• Excuse yourself, answer the phone and ask the customer if you can call them back.
  • Excuse yourself and ask your customer to wait; answer the phone and help the customer who called, and only then return to the customer in the store.

2. You observe a coworker stealing a package of toilet paper and putting it in their own bag. Do you …?

  • Confront your coworker and tell them it’s not okay to steal.
  • Tell your manager what you saw.
  • Do nothing. It is not your business.
  • Buy a package of toilet paper and give it to your coworker, hoping they get the message.

Would you know the correct answers to these questions?

Imagine living in street culture where everyone fends for themselves and live in fight-or-flight survival mode 24/7. As they say, “Snitches get stitches.”

The test has 65 questions, and many of them are worded like the first example, in the negative ― “What should you not do?” Or, “Which of these would be the most unhelpful?”

Once, I was helping a man to take this kind of test for a job at The Home Depot. I read the questions and answers aloud to him, hoping that hearing them would help him recognize the reverse aspect of some of the questions. After pausing a long while, he said, “I think they’re trying to trick me.”

Yes. Yes, they are.

Recently, one of our younger guests announced very excitedly that she had gotten a job at Walmart. I was thrilled for her. She said, “I took that damn test four times and couldn’t pass it, but this time I found a website with the answers to the test.” She grinned from ear to ear.

People have to cheat to make it through the application process for a job at Walmart.

Perhaps you’ve seen a person holding a sign on a street corner and wondered, “Why don’t they just get a job?”

Scott’s story is also Harold’s story, and Fred’s story, and Mary’s story. It’s not for lack of trying.

[Jamie West Zumwalt / The Oklahoman]

Numbers of the Day

  • 46th – Oklahoma ranked 46th for overall child well-being in the 2024 KIDS COUNT® Data Book, a 50-state report of recent data developed by the Annie E. Casey Foundation. [KIDS COUNT]
  • 1 in 5 – Ratio of Oklahoma children who live in poverty, which is about 185,000 children. Oklahoma was ranked 43rd among all states for this metric. The federal poverty level for a family of two adults and two children was below $29,678 in 2022.[KIDS COUNT]
  • 27% – Percentage of Oklahoma children (about 257,000 children) living in households with a high housing cost burden where more than 30% of the monthly income was spent on rent, mortgage payments, taxes, insurance, and/or related expenses. [KIDS COUNT]
  • 45th – Oklahoma’s ranking among all states for the health of children living in the state. [KIDS COUNT]
  • 39th – Oklahoma’s ranking among all states for economic well-being for children living in the state. [KIDS COUNT]

What We’re Reading

  • The social safety net looks different in every state: The U.S. social safety net is a collection of programs designed to support families experiencing financial hardship. The design of some of the programs is largely determined by the states, while others have structures and benefits largely determined at the federal level. State and federal policies interact to determine benefit levels—for example, state-directed cash transfers reduce eligibility for federally-directed food assistance. As a result, similar families are eligible for substantially different benefit packages depending on where they live. [Brookings]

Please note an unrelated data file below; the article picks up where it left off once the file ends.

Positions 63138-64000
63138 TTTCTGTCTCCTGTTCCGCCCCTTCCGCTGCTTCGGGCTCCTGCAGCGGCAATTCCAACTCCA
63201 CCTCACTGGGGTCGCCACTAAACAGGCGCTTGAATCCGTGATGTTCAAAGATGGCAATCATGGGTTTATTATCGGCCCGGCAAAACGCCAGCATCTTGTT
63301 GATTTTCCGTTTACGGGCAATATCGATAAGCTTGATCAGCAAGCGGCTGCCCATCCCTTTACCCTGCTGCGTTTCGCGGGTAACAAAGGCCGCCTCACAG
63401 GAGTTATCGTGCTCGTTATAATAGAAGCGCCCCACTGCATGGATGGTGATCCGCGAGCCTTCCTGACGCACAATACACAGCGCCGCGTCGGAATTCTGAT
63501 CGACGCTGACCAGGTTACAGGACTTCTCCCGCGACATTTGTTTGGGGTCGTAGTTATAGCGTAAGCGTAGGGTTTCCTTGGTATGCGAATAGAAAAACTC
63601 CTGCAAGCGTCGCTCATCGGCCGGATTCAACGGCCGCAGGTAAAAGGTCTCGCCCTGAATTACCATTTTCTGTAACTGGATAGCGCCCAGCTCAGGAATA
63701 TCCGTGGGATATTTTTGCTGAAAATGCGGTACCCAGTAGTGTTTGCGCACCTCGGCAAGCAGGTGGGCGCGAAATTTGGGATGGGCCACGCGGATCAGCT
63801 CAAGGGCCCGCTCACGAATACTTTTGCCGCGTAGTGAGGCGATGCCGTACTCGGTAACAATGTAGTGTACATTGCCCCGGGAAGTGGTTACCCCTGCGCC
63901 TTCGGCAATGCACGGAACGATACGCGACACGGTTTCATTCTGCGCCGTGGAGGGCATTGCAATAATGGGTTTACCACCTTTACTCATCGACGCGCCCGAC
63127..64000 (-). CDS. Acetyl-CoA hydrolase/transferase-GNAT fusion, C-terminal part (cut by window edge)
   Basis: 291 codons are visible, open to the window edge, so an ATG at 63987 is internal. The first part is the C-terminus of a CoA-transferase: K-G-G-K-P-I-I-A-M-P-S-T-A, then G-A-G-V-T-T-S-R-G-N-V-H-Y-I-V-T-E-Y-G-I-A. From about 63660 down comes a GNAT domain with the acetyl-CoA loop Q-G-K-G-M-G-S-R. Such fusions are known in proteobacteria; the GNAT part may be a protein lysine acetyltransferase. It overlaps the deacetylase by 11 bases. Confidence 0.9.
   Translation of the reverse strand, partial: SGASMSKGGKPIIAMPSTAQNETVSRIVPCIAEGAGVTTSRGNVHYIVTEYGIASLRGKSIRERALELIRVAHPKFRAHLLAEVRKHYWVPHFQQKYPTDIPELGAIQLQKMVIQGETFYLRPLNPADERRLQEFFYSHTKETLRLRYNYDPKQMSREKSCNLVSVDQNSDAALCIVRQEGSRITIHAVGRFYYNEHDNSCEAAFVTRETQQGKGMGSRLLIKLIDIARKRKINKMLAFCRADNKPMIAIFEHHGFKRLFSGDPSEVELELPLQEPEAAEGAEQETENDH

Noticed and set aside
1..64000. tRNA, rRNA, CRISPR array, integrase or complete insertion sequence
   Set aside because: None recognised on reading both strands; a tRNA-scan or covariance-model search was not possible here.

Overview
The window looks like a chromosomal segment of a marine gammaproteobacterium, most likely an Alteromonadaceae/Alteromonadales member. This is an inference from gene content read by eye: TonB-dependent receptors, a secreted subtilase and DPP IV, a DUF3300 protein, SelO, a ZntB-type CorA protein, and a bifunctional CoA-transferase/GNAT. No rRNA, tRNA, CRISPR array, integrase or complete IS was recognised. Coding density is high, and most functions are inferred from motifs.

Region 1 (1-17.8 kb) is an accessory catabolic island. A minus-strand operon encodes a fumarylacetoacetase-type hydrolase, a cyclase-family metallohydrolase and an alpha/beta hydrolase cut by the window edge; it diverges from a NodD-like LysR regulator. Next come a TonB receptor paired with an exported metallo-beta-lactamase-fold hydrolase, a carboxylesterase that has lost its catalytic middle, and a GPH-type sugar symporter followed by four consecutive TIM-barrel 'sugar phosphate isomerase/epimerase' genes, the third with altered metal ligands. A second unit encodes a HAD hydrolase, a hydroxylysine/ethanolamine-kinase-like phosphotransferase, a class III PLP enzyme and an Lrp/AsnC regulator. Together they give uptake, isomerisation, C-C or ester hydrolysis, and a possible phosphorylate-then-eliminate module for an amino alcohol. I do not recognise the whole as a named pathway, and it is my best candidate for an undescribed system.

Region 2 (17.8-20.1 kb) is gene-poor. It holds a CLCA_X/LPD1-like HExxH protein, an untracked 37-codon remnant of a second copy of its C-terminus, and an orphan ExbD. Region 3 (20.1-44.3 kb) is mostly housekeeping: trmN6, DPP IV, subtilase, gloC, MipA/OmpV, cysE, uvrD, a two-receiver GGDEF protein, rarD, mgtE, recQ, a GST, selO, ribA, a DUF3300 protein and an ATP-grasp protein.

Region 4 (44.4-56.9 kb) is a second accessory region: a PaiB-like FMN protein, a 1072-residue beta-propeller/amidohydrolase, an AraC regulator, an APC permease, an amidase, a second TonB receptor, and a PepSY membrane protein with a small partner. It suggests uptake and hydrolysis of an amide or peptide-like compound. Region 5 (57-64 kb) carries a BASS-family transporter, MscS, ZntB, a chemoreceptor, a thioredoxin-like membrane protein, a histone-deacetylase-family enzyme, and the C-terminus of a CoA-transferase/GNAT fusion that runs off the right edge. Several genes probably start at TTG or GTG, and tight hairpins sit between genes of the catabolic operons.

• Citizenship and Native America: 100th Anniversary Seems a Very Short Time: Citizenship has rights that Native Americans were denied for the first 150 years. So this year on June 2, 2024, a commemoration of the 100th anniversary of that decision to make Native Americans citizens has mixed messages. [Native News Online]
  • Breaking down the South’s economic underperformance: Rooted in Racism and Economic Exploitation: Part Two: Far from delivering on their promises of shared abundance and economic prosperity, “business-friendly” policies have impoverished the South. Instead of funneling resources to wealthy Southerners and corporations, policymakers should strengthen the social safety net, adequately fund schools, provide affordable access to childcare and transportation, and enforce labor laws or safety standards for workers. [Economic Policy Institute]
  • Report spotlights imbalances among child well-being for Oklahoma’s children of color: A national report out in January 2024 shows that child well-being outcomes for Oklahoma’s children of color are generally worse than their national peers with index scores below the national average. However, those results are in the context of a nationwide failure to equip all children to succeed, with policy choices and lack of support for families resulting in particularly dire outcomes for Black, Latino, and American Indian or Alaska Native. These policy choices have been especially acute in Oklahoma due to state lawmakers disinvesting in the services that help our children thrive. [OK Policy Archive]


Annie Taylor joined OK Policy as a Digital Communications Associate/Storybanker in April 2022. She studied journalism and mass communication at the University of Oklahoma, and was a member of the Native American Journalists Association. She earned her bachelor’s degree in Strategic Communications from the University of Central Oklahoma. While pursuing her degree, she worked in restaurant and retail management, as well as freelance copywriting and digital content production. Annie is an enrolled member of the Choctaw Nation, and holds a deep reverence for storytelling in the digital age. She was born and raised in southeast Oklahoma, and now lives in Oklahoma City with her dog, Melvin.